If I was handed a guitar and told I could play one song to win over the woman I loved, I already know what I'd pick. In fact, I've known for several years now. From the first time I heard the carefully plucked guitar of Chris Bell's "You and Your Sister (Acoustic Version)" I knew full well it was a love-song that I could never turn my back on. The kind I could never shake, no matter what. A track often capable of communicating my own feelings better than I could. There have been times that I’ve stammered when I’ve tried to articulate my sweeping feelings of love and affection. I'll go off course and repeat a point I've already made. Or worse yet, I will forget a point entirely. The last is by far and away the worst because it readily translates to regret. If the exchange goes poorly, you can blame your failure on the omission for as long as you'd like.
"You and Your Sister (Acoustic Version)" has no regrets. It's a romantic ballad worthy of being called "economically-precise." Bell keeps the track under three minutes and only allows for acoustic guitar. Within the first 20 seconds of the song, he's reassuring an unnamed subject just how real the incredibly abstract idea of love is for him. The central conceit comes out immediately after the assurance: "all I want to do is to spend some time with you." There's no subtext or ulterior motives. No decoding needs to be done. The wish is as "simple" as Bell's facile whine. And when you boil down your "big speech" to a single declaration, regret and disappointment begin to dissipate.
Granted, regret and disappointment were never far from Bell's real life. His "big-break" came as an invaluable member of Memphis power-pop quartet Big Star. Still in the throes of Beatlemania, Bell formed the group in 1971 with Alex Chilton and fellow Icewater members Andy Hummel and Jody Stephens. Less than a year later, the group's debut release #1 Record was out through the influential southern-Soul label Stax. Almost immediately it was hailed in critical circles as a classic, where every song could "be a single" as Billboard decreed.
Critical praise doesn't always translate to commercial success though and that is bitterly true of#1 Record. The album sold less than 10,000 copies in its initial run, a small-showing largely attributable to the soul-oriented Stax not knowing how to handle the pop-minded band. From all accounts, Bell put more effort into the LP's overall sound than anyone else in Big Star and when #1 Record tanked, he was particularly devastated. Worsening drug and alcohol problems, coupled with lifelong depression and a rumored jealousy of Chilton (whose "Thirteen" is the effort most closely associated with the album) hastened Bell's speedy exit from the group he'd formed.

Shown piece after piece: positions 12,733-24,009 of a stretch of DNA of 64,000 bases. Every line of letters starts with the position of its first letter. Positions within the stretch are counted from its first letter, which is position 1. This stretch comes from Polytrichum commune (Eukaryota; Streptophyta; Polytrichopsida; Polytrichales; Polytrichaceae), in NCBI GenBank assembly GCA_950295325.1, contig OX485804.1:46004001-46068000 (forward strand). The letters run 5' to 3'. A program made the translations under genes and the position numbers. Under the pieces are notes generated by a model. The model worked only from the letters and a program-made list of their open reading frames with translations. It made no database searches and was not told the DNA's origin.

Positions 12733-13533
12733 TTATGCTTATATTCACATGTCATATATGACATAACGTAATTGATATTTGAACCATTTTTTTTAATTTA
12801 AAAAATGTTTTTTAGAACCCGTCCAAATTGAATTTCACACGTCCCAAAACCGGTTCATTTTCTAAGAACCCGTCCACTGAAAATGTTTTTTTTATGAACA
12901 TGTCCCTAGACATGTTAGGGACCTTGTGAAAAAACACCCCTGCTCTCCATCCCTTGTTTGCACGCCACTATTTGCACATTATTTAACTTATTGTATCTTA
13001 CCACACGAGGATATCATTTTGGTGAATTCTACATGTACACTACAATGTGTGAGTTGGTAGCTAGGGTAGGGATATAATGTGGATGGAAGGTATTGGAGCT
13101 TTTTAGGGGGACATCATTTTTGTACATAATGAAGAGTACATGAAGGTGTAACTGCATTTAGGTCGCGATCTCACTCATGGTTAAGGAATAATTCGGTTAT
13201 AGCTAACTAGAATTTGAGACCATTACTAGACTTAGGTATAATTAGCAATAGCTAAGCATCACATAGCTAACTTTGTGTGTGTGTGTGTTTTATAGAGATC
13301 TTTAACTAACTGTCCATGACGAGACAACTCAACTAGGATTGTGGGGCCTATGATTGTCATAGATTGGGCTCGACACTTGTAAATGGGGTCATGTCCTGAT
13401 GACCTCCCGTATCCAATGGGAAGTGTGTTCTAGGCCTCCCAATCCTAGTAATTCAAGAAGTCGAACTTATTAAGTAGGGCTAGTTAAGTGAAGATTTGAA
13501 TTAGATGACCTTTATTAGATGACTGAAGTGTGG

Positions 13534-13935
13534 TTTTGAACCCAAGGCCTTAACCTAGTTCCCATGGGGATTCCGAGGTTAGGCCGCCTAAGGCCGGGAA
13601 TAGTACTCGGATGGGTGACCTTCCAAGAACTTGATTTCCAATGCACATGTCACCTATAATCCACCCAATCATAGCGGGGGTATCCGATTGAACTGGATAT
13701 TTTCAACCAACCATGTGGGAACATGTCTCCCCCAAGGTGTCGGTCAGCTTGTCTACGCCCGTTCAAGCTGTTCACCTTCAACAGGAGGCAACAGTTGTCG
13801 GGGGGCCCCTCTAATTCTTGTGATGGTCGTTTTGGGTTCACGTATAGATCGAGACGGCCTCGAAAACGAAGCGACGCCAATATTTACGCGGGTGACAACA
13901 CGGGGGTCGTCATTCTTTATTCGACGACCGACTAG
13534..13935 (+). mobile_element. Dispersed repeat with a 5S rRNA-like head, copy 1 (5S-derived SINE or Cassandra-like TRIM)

On his own, Bell quickly began recording demos at Memphis' Ardent Studios without much materializing. The initial version of "You and Your Sister", which served as a B-side to Bell's deeply spiritual "I Am the Cosmos", reunited Bell with Chilton in a "duet" over lithe orchestral strings and sonorous bass. However, the instrumental flourishes aren't all that separates the original from its acoustic counterpart. In the original, Bell and Chilton mordantly croon together "plans fail every day," knowing full-well their own record dreams offer proof. Those failures lead to dark fears which dot "You and Your Sister"'s otherwise pristine landscape. The song's lyrical failures became more literal when Bell issued the single through the small Car Records imprint in 1978 and it failed to land. By this time, Bell was working at his father Vernon's restaurant and wandering through a valley of depression; the single's non-showing was just the latest disappointment.
Not long after, Bell's doubts, disappointments, and regrets left for good when he was involved in a fatal car accident on December 27, 1978 at the age of 27. All he could lay claim to was about a dozen songs he'd managed to cobble together throughout the 70s. None would see official release until 1992 as I Am the Cosmos. There "You and Your Sister (Acoustic Version)" first appeared; serving as a poignant epilogue to Bell's fitful career. Far more than the original, the alternate offering portrays Bell in his best and frankly most honest light. He's not concerned about failed plans or false starts. Worrying is the furthest thing from his mind. Freed from the bass and strings, with only that crystalline acoustic to guide him, Bell’s fully able to articulate his point. All he wants is "a little time." Time to show how ceaselessly he loves, how much he cares. Time to convince a skeptical sister. Time to waste a day lost in the embrace of another. Time he never got in his all-too-brief life.
If you have suggestions for songs you want to see featured in future editions of Track Attack, feel free to leave them in the comment section.